Street Fighter IV Review (Xbox 360)
It's been far too long since Capcom gave us another proper instalment of Street Fighter. While we love all the Capcom vs. Marvel/SNK games there is just something extra special about the series that revolutionised the fighting world.
This game moves away from the relatively hardcore aimed Street Fighter III and is clearly meant to get as many people as possible back into the fireball throwing groove. Gone are the quickly forgotten characters of before and in their place sit the far more iconic combatants from the original Street Fighter 2.
Capcom has also picked some of the best characters from the other Street Fighter games. Cammy, Akuma and Fei Long join from Super Street Fighter 2, Sakura, Dan, Rose and Gen are brought in from the Alpha series and several newcomers are added for good measure. All the characters, with the possible exception of Rose, fit the new look and style of the game perfectly.
It is clear right from the start that Capcom have put an awful lot of care and attention into this title. The opening cinematic of characters fighting in a whirl of inky lines and splashes of black on white sets a dramatic and beautiful scene. The new art style of the characters and stages is nothing short of breathtaking and helps to really give that extra level of personality and flair to the bouts.
Characters are also much more different than in some previous games. For example, all the characters that use the basic fireball, dragon punch and hurricane kick move set all pull the moves off at different angles and heights. This makes often ignored characters like Sakura and Dan absolutely devastating in the right hands.
Most of the techniques, such as air blocking and the different Alpha styles, of the previous games have been stripped away and replaced with new systems. The super moves remain and are now joined by an Ultra move which can be initiated when your character takes a certain amount of damage. These moves are spectacular to watch and can often swing a match back in your favour.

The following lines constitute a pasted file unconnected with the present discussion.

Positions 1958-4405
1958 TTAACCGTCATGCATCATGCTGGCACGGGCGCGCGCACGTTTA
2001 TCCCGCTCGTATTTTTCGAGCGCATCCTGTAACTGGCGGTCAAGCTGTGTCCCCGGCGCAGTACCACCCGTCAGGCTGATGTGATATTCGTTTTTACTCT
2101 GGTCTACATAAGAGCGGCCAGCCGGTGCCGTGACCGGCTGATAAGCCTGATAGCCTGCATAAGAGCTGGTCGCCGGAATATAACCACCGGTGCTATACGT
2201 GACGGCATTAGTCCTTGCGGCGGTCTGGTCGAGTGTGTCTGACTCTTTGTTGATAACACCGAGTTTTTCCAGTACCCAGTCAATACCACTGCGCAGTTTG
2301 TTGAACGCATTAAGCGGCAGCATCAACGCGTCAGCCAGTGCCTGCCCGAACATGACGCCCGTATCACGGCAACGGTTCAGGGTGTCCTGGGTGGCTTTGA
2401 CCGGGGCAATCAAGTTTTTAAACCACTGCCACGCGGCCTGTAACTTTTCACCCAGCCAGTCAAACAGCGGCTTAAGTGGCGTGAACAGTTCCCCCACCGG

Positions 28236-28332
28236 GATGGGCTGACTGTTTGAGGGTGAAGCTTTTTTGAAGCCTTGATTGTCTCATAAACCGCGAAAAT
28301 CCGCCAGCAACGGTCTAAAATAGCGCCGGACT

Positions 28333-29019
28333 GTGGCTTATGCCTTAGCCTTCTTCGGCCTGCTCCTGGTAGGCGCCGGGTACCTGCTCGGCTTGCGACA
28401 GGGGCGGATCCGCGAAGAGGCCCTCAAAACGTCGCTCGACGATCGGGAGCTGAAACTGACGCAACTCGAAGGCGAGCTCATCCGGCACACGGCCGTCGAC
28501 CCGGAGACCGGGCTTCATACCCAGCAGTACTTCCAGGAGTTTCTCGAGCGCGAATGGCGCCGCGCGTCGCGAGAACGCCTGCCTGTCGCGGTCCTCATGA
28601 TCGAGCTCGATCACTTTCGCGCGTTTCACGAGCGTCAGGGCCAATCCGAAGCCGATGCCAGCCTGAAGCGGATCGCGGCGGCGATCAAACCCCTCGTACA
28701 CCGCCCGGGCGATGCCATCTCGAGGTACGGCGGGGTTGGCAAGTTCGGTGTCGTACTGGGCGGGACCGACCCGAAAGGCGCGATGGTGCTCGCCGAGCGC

Standard special moves can also be powered up by using a section of your super move bar. Using this technique imaginatively can help rain blows down onto your opponent. The most technical addition is the introduction of focus attacks. These work by holding two buttons down to charge and then releasing. While charging the attack your fighter can absorb one hit. This means you can use the move to counter an unsuspecting opponent. As you play the game more you soon realise just how important this seemingly simple technique can be.
As well as the main arcade mode the home version now has a number of different challenges to pit your skills against. There are survival and time trial modes and a mode which teaches you about each characters move set and combos. They aren't amazing but it's nice to see them included all the same.
However, the big draw is the ability to go online and take on opponent from all the over the world. We are absolutely delighted to say that we had hardly any trouble with playing online. Games run smoothly and it is very rare to get lag even against opponents on relatively poor connections. Of course you do get the odd bad game but we only experienced this a few times in over a hundred matches.
As wonderful as Street Fighter IV is there are still a few imperfections. Seth, the final boss is one of the worst characters we have ever seen. We expect more from a Street Fighter game than a cheap character that is merely made up of moves from other people. He is also incredibly cheap. Furthermore, Rose just doesn't seem to fit in, She's a great character in Alpha but both her new design and how she plays seems out of place here. The only other minor gripe we have is that it may well take players a good few hours to really get into the feel of the game.
A few minor points aside Street Fighter IV is arguably the best game in the series history. Once you get into how it works and find a character that suits you, hours of your life will simply disappear. Even on the Xbox 360 pad moves are fairly easy to pull off and playing online is a joy. There is really no reason why every fight fan on the planet shouldn't own this game. It's a modern classic and one of few games we will look back on in years to come and get that feeling of nostalgia about.